You may have not heard of Julie Lee, but you have definitely heard music on Vevo. A founding member of Vevo, Julie helped revolutionize the music video industry. Immigrating to the United States as a child, Julie embarked on a journey that has since taken her across the world. Today, Julie is a business executive, entrepreneur, leader and mother.
In fact, she is just as energetic and driven today as she was when she first arrived at UCLA. A natural leader, Julie served as President for a business club on campus. She remarks that the greatest thing about UCLA was the network and mentors she had. In particular, one of her most influential mentors was Dr. McGarry, the former chair of the UCLA Econ Department. A confluence of great beginnings happened as one of Julie’s first Economics classes was also one of the first classes taught by Dr. McGarry at UCLA. Julie remarks that Dr. McGarry mentored her outside the classroom even though she had no obligation to do so. These interactions taught her the importance of learning through experiences, and understanding how the knowledge you learn in the classroom translates into the real world. Perhaps the most crucial impact in Julie’s life was when Dr. McGarry encouraged her to apply to the Departmental Scholar Program (DSP). Julie was initially hesitant about the program, since it required her to add another year to her education which was beyond her financial means. However, Dr. McGarry told her to apply for the Regent Scholarship which would fully fund her education. Heeding her advice, Julie applied to both the programs. Given the high bar of being accepted into into the DSP, Julie thought she had no shot. However, Julie was wrong: she got accepted as a Department Scholar and a Regent Scholar.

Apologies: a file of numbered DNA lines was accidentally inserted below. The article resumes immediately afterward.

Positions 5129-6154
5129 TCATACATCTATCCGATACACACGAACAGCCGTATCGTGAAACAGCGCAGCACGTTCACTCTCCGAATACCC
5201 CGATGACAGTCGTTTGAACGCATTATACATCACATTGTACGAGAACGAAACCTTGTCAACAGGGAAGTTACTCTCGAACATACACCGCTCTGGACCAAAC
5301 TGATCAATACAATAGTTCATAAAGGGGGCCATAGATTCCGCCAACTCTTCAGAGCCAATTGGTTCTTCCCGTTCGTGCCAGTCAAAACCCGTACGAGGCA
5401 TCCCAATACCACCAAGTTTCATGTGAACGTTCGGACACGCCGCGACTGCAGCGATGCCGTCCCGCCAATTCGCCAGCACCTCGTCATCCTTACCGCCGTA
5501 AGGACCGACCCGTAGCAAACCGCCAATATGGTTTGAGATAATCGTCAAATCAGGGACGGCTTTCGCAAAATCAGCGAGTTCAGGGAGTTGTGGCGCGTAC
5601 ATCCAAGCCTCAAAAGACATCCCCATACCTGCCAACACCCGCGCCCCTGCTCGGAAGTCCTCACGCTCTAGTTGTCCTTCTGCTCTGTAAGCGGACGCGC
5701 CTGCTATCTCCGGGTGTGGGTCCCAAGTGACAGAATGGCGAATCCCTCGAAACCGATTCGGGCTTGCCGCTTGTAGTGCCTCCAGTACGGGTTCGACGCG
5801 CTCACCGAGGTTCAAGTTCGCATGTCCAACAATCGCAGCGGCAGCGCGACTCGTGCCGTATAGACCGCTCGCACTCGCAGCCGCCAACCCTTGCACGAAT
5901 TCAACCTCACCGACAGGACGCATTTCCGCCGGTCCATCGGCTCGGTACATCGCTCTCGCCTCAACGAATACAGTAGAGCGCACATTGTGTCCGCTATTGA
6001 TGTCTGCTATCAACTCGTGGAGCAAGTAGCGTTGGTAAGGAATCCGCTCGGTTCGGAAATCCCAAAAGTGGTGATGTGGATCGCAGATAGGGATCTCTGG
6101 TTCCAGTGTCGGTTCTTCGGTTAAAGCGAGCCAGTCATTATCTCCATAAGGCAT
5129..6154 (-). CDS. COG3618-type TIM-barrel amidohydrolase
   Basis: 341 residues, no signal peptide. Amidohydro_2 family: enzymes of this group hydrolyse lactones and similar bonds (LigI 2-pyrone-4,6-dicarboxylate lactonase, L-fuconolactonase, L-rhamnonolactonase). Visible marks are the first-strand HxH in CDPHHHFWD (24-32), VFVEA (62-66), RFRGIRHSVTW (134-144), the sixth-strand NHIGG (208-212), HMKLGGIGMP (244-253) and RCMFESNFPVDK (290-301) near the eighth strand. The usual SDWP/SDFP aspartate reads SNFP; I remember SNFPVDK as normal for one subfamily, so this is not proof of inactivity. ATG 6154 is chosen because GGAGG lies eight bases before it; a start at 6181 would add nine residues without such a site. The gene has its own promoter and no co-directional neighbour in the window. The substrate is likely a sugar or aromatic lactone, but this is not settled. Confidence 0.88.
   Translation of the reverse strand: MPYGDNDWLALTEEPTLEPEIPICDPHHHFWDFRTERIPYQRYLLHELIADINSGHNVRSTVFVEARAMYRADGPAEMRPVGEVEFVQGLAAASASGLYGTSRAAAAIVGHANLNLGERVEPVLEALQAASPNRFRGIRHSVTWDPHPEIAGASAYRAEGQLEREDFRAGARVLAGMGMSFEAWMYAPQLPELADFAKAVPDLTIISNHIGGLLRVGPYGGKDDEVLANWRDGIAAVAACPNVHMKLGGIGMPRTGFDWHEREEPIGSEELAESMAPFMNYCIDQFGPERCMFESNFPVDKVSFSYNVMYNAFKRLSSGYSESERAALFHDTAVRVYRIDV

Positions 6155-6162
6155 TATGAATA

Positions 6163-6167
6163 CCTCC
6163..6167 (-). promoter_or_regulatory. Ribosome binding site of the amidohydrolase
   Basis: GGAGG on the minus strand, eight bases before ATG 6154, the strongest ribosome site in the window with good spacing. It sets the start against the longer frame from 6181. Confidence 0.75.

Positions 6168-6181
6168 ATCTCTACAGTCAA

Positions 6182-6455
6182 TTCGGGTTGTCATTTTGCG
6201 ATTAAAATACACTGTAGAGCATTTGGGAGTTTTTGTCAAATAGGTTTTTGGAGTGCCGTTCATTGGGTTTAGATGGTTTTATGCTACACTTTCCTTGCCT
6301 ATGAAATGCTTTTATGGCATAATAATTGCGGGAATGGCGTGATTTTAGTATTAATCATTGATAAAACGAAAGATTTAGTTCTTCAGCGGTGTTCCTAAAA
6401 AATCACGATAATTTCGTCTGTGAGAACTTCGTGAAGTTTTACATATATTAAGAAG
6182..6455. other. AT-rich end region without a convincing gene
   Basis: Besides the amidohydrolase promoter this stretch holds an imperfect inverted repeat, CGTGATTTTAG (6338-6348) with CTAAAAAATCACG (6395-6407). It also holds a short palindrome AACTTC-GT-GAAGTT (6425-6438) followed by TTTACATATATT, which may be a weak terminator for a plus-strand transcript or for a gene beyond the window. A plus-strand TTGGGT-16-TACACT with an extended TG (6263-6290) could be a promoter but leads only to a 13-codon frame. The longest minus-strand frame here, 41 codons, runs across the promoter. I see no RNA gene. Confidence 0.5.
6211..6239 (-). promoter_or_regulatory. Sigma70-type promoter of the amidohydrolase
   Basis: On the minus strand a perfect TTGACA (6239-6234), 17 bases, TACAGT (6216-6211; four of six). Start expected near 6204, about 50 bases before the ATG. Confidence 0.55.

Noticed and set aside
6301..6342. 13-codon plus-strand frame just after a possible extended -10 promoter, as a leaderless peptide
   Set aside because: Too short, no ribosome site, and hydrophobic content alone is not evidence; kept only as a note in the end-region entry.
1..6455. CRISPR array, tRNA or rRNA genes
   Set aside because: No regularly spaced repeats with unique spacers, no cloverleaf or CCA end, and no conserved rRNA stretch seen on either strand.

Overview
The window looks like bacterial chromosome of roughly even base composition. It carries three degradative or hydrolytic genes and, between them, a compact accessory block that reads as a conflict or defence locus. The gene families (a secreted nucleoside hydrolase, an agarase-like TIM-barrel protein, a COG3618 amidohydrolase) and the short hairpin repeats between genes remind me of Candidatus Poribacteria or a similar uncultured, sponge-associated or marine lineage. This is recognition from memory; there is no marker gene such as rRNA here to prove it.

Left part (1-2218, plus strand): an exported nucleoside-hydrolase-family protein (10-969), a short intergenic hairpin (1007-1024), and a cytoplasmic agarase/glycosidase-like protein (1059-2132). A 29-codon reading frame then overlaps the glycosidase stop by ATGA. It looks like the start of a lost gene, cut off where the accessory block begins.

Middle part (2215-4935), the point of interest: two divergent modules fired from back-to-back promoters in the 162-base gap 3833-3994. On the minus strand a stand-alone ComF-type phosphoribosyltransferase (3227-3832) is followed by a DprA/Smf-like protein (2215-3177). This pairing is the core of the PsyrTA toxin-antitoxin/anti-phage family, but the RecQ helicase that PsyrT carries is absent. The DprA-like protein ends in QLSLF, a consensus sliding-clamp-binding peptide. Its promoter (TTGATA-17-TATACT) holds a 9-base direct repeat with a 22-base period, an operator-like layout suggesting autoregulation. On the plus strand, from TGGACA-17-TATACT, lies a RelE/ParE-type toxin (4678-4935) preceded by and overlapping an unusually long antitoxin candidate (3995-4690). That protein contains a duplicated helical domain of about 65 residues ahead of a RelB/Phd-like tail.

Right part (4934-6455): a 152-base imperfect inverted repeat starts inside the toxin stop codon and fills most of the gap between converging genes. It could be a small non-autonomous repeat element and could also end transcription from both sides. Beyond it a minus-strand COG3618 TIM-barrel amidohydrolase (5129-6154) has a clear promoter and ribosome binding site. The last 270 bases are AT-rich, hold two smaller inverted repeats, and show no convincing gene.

The Departmental Scholar Program proved to be the highlight of her life at UCLA. She got the opportunity to interact with graduate students who had a lot more experience than she did. She considered this to be an extremely humbling experience as she realized she was not the smartest person in the room. In addition, the graduate students came from a multitude of countries and walks of life. This was an enriching experience and prepared her for life outside UCLA. Furthermore, graduate classes were much more intimate. She believes the camaraderie that came from suffering together allowed all of the students to become extremely close. The is exemplified by the fact that she met Dr. Nahm, her best friend of twenty years on the first day of classes. Dr. Nahm, who is currently the Chair of the Economics Department at Kookmin University, and Julie are still as close as they were during their time at UCLA.
After graduating with a master’s and a bachelor’s degree in 4 years, Julie entered the professional world by working at Ernst & Young. She describes moving into the professional world as being dropped into the ocean. However, due to mentors like Dr. McGarry, she was able to wade in the water through her numerous internships while still at school. Furthermore, by studying Business Economics at a large school, her transition into professional life was made much easier. She decided to work at EY because she wanted to understand the service industry and learn how to professionally manage money. She believes that these skills are important whether you are a CEO, CIO, or President, all of which are positions she has held in the past 20 years.